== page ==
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Old 07-16-2012, 06:38 AM   #151
bouldertag
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[QUOTE=Fasttrak;19129529]Considering you're not the person I quoted, he was in Kansas, your situation is very different. I too would not give a penny to the dealership that strung the OP out for so long and so badly. Pretty sure I wasn't whining and I take it the anger is from the fact you would like to buy a Triumph and are stuck in a situation where you have no easy out, feel bad for you. Hopefully the bad dealership in Utah goes out of business shortly and a new owner with good business practices open up and the line becomes available to you again.

Its all good. You bring up some good points.
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Old 07-17-2012, 11:27 AM   #152
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Before we dump on the dealership, it must be mentioned that the dealership that our OP was dealing with was NOT the dealership from whom he bought the bike. A question begs to be asked. Just what was everybody expecting the dealership to do? They did as they had to do, ie, deal with Triumph. Triumph is the problem her, not the dealer. The OP had purchased the bike elsewhere. He may never have graced them with check/cash/VISA in the past? How much time/effort/money did you expect them to spend on this. Their time etc., was covered by the manufacturer under warranty. Beyond that? Triumph UAS is where all you hard feelings should be aimed. Not the dealership?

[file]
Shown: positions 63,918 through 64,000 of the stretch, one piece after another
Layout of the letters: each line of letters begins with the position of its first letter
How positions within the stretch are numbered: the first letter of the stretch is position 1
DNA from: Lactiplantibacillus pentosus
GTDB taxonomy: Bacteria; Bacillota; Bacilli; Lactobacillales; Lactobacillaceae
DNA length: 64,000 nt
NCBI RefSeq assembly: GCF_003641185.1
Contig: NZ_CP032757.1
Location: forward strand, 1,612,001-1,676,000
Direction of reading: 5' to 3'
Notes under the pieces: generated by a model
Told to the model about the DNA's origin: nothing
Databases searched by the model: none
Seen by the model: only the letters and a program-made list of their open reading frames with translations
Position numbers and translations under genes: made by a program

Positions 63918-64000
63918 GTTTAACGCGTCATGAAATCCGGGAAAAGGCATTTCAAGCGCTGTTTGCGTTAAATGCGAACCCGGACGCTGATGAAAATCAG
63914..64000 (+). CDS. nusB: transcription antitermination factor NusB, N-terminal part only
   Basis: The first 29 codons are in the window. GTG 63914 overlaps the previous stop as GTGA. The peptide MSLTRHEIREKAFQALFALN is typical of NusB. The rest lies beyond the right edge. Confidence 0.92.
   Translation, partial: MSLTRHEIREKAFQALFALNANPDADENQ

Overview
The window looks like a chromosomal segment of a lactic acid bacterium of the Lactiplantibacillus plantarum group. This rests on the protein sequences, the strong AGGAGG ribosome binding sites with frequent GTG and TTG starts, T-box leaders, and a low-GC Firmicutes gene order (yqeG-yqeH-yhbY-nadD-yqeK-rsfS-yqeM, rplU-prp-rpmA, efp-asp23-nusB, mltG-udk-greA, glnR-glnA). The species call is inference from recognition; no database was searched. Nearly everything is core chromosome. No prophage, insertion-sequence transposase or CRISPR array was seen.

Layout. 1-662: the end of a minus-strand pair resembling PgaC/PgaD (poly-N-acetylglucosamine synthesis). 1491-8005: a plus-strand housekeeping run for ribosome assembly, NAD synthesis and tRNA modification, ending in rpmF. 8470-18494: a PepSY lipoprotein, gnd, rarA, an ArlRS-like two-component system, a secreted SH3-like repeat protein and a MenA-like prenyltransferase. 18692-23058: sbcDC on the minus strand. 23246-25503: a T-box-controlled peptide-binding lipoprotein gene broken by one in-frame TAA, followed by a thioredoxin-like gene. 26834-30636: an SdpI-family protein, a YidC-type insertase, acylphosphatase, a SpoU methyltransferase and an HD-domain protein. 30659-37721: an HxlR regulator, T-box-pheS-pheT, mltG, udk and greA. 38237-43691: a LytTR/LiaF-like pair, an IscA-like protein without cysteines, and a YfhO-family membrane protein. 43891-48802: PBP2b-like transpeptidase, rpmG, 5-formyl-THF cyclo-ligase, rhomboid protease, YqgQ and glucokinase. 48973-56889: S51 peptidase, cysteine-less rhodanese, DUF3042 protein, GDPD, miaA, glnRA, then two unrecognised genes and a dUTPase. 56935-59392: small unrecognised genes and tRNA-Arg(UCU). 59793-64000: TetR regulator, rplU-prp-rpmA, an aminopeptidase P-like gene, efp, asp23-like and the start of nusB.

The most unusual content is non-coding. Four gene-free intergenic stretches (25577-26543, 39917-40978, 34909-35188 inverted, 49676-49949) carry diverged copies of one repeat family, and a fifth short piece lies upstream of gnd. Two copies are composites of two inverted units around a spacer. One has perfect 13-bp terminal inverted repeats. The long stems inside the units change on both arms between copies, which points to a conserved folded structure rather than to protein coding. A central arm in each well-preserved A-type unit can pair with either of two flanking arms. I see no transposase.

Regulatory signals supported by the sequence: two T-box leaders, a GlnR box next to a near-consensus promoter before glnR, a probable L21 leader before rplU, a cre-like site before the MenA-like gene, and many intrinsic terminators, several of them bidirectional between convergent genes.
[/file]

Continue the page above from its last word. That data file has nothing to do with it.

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Old 07-17-2012, 11:58 AM   #153
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Originally Posted by skysailor View Post
before we dump on the dealership, it must be mentioned that the dealership that our op was dealing with was not the dealership from whom he bought the bike. A question begs to be asked. Just what was everybody expecting the dealership to do? They did as they had to do, ie, deal with triumph. Triumph is the problem her, not the dealer. The op had purchased the bike elsewhere. He may never have graced them with check/cash/visa in the past? How much time/effort/money did you expect them to spend on this. Their time etc., was covered by the manufacturer under warranty. Beyond that? Triumph uas is where all you hard feelings should be aimed. Not the dealership?
Lyle
+1